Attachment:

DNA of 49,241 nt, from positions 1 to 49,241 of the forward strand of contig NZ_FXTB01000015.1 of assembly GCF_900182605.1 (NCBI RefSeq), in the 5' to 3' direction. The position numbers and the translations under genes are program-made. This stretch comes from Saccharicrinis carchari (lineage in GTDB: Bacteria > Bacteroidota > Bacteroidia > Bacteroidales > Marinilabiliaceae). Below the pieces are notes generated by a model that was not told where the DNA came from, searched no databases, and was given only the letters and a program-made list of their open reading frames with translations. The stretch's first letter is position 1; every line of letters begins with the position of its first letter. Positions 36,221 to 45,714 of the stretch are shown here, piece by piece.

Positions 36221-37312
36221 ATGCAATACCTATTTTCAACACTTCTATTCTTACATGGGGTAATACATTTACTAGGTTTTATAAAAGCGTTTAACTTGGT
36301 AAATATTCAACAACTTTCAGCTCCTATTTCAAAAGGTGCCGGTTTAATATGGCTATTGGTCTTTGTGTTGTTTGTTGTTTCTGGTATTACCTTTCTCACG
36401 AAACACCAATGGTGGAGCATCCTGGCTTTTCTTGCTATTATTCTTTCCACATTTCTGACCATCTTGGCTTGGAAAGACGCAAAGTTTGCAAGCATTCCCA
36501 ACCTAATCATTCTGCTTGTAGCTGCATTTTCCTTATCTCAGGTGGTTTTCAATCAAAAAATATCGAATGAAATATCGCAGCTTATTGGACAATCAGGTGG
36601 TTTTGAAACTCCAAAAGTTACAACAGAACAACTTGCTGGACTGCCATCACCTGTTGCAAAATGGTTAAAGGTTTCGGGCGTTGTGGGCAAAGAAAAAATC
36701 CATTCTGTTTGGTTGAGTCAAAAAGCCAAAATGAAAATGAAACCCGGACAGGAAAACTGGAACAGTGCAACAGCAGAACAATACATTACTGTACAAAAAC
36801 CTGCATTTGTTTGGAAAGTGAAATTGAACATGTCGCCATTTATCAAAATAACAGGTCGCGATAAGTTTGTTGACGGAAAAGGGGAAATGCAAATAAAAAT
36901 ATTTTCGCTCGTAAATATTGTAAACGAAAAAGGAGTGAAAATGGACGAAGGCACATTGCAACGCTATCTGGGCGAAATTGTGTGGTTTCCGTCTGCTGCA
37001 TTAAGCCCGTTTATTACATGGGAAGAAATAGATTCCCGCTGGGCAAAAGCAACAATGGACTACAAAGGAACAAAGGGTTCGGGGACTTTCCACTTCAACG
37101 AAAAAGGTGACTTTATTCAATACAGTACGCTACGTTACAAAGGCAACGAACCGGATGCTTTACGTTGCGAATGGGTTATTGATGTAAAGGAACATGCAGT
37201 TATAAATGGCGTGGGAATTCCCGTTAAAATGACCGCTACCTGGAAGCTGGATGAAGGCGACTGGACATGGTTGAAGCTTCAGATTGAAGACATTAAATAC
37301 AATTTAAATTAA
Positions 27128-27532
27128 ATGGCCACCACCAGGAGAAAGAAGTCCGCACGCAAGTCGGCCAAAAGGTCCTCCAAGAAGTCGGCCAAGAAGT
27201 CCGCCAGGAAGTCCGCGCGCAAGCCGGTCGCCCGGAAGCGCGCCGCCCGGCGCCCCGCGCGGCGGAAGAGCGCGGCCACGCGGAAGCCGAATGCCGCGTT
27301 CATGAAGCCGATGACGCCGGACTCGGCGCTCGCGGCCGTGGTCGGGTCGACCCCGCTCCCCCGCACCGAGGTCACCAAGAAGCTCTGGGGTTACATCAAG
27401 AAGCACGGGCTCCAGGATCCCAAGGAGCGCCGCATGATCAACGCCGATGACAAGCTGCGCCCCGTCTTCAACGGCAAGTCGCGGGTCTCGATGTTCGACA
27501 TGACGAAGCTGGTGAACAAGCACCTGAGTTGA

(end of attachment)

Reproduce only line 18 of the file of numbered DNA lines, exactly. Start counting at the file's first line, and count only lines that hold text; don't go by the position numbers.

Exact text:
27301 CATGAAGCCGATGACGCCGGACTCGGCGCTCGCGGCCGTGGTCGGGTCGACCCCGCTCCCCCGCACCGAGGTCACCAAGAAGCTCTGGGGTTACATCAAG